At Daylesford, the day-to-day of our dairy herd encompasses and celebrates each of our most valued organic practices; high welfare, sustainability, superior quality and a drive to make every effort to reduce wastage. If you understand our dairy herd, you understand what drives us.

Each new member who joins our Daylesford team is encouraged to learn the ins and outs of the way our farm works and why our organic ethos lies centrally to everything we do. We therefore asked our latest recruit, Juliet Scott, to provide an insight into what she learned having spent a morning with our Dairy Herdsman and our new calves at the farm.

‘As a child my favourite meal was always roast chicken. It was easy to understand where the crunchy vegetables came from, as I scrubbed soil from the carrots. But it wasn’t until I was older that I realised there was a more complex journey to the plate for the chicken. I care about where the meat I eat comes from and over time I began to learn the difference organic farming makes to the chicken’s life and the importance of being reared well.

Dairy CalvesUntil last week, I also thought milk was milk, until I spent the morning on the dairy farm with Mark Wilson, Daylesford’s Dairy Herdsman. Luckily for me, I discovered that this also happened to be the perfect time of year to meet all of the new life in the dairy.

Daylesford breeds organic British pedigree Friesian dairy cows, a preferred choice over the more traditional Holstein, due to their longevity. They are fed on a forage based system, enjoying a leisurely graze, and have a conformation that ensures little to no lameness, a strong back and healthy, comfortable udders. With a slower metabolism, Friesians produce slightly less milk in the short term than Holsteins, but with their far longer lifespan, Mark and his team feel this choice of breed is much more sustainable. Their milk is also of superior quality and is packed with goodness including a high content of omegas and butterfats.

Mark explained that from the moment a new dairy calf is born, the entire process in rearing her to produce milk (at two years old) is taken slowly to ensure her transition from the field to the dairy is entirely calm. Nothing is rushed before she is ready, and as a result you can see that the cows are happy and contented into adult life. As part of this nurturing process, at five days old, calves are gathered into social groups of five when their mothers leave for the dairy parlour. They are hand-reared on milk from the herd, ensuring plenty of human interaction and attention.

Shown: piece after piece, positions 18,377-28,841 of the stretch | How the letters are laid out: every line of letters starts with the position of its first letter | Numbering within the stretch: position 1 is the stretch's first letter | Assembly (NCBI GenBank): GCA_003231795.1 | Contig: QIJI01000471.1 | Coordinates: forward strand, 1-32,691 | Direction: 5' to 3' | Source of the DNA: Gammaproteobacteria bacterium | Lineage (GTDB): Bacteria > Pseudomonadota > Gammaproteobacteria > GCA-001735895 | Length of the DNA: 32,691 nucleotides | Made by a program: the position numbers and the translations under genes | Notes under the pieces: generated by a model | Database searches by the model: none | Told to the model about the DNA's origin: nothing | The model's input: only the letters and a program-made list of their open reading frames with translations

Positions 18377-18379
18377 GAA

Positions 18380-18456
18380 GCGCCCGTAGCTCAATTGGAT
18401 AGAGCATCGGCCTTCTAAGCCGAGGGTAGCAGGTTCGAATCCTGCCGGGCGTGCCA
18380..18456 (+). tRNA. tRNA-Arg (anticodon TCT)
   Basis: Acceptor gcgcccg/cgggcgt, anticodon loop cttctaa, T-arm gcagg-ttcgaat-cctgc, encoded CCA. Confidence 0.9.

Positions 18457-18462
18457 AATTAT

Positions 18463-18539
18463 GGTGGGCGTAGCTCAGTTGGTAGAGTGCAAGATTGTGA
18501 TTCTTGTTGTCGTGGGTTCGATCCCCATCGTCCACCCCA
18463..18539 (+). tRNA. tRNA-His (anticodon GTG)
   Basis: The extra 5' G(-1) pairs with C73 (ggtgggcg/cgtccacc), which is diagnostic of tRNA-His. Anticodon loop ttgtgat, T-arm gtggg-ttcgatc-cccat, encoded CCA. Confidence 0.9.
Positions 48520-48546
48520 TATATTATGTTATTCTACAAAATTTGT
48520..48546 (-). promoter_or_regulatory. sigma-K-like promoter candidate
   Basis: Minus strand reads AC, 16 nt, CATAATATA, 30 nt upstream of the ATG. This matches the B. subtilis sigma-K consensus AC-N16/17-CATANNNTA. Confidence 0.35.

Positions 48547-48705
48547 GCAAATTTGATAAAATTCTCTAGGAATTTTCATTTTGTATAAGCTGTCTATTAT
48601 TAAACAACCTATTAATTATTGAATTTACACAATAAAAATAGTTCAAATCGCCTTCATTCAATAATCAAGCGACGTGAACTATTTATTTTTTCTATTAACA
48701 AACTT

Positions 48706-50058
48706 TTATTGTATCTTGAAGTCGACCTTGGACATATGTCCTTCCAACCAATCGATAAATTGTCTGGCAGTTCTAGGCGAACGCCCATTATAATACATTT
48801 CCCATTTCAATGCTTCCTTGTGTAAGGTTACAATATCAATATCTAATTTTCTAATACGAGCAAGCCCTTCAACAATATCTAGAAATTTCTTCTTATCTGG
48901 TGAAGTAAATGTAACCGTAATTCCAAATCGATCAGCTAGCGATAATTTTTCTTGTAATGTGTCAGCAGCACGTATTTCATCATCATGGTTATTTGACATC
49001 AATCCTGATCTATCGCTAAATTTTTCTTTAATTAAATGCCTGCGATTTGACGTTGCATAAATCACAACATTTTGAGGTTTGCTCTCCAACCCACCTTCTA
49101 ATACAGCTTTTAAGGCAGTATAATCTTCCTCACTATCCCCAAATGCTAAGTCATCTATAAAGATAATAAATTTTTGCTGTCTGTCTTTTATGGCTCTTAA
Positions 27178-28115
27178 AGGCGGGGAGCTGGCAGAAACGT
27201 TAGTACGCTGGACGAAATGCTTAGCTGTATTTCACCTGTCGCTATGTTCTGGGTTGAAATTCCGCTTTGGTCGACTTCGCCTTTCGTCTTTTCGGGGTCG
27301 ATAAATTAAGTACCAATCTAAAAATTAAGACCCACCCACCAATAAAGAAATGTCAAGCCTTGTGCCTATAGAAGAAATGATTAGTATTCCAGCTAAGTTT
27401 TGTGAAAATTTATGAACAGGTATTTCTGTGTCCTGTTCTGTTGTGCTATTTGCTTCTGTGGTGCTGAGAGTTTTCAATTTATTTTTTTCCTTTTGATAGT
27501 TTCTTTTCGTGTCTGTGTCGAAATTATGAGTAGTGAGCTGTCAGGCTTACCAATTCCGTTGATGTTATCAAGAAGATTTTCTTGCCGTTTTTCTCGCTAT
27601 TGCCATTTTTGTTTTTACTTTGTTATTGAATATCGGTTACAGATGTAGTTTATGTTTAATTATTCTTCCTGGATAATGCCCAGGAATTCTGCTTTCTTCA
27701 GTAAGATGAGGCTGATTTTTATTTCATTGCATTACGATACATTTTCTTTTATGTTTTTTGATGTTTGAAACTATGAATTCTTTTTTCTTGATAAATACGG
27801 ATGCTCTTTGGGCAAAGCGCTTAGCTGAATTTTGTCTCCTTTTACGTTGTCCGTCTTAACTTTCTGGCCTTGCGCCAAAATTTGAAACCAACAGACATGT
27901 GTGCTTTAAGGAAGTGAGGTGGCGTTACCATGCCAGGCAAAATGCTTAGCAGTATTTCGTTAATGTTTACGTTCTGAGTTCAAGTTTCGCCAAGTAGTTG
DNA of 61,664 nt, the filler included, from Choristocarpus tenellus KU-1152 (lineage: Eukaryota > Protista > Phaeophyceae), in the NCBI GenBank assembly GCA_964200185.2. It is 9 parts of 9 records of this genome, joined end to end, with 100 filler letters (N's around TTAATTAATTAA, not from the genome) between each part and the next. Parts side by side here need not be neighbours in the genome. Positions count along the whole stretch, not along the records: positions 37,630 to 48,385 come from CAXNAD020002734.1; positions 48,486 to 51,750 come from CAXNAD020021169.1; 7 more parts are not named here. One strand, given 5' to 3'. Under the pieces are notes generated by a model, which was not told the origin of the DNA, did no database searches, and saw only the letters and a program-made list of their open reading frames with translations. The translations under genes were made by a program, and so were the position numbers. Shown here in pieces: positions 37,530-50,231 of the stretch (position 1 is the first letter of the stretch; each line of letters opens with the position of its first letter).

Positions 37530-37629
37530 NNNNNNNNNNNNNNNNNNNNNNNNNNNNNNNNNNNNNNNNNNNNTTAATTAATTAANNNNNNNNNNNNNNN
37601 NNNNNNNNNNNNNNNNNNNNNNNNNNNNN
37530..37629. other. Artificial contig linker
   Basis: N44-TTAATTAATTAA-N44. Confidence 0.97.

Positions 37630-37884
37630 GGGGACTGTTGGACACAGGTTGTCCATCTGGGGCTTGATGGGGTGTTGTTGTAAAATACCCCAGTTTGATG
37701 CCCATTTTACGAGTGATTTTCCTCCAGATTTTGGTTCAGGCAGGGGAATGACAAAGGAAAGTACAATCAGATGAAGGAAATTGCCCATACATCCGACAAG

When the time comes for the calves’ milk to be reduced, homeopathic ignatia is introduced to their water, to ease any stress in the change to their diet.

By the end of May, now at around six months old, the cows social groups are enlarged and they are sent outside to graze for the warmer months before returning inside for the winter again.

By the following May, the calves have matured into heifers, and newly pregnant, return outside to graze for another summer. It is at this point they are integrated with older cows and will form invaluable bonds, because it is these cows who will show them the ropes in the dairy parlour in the coming months.

It was fascinating to learn about Daylesford’s commitment to the welfare of their Friesian herd, the investment that is made in the calves’ formative months, and the difference this ultimately makes to the milk that is produced, but mostly to see the happy, healthy calves starting out on their new journey. Presented with all of the facts, an organic glass of milk now has a whole new meaning.’

A Few Interesting Facts about the Dairy and our herd:

• Each herd has a matriarch, a senior figure that the others follow – our current matriarch is Daylesford Speaker Celebrity, closely followed by Daylesford Sunshine Celebrity.

• At two years old a calf matures to a heifer, a heifer doesn’t become a cow until her second calf.

• The milk that our herd produces travels just 30 metres to our own designated Creamery and then another 30 metres to our Cotswolds farmshop floor. It does not get much more local than that.

• The makeup of the milk from the herd will change every day throughout the year with the water, fat, protein and mineral content being influenced by everything from the weather to the forage available. Being an organic farm, at Daylesford we never standardise our milk, so as a result, the artisan team working in our Creamery have to adapt their recipes each day to work with the renewed profile of the milk. It is when the herd are turned out to pasture in the spring that the most marked difference can be seen, and this is why you will find that when matured, our cheeses (such as our Double Gloucester and Baywell) made from spring milk are perhaps the best of the year.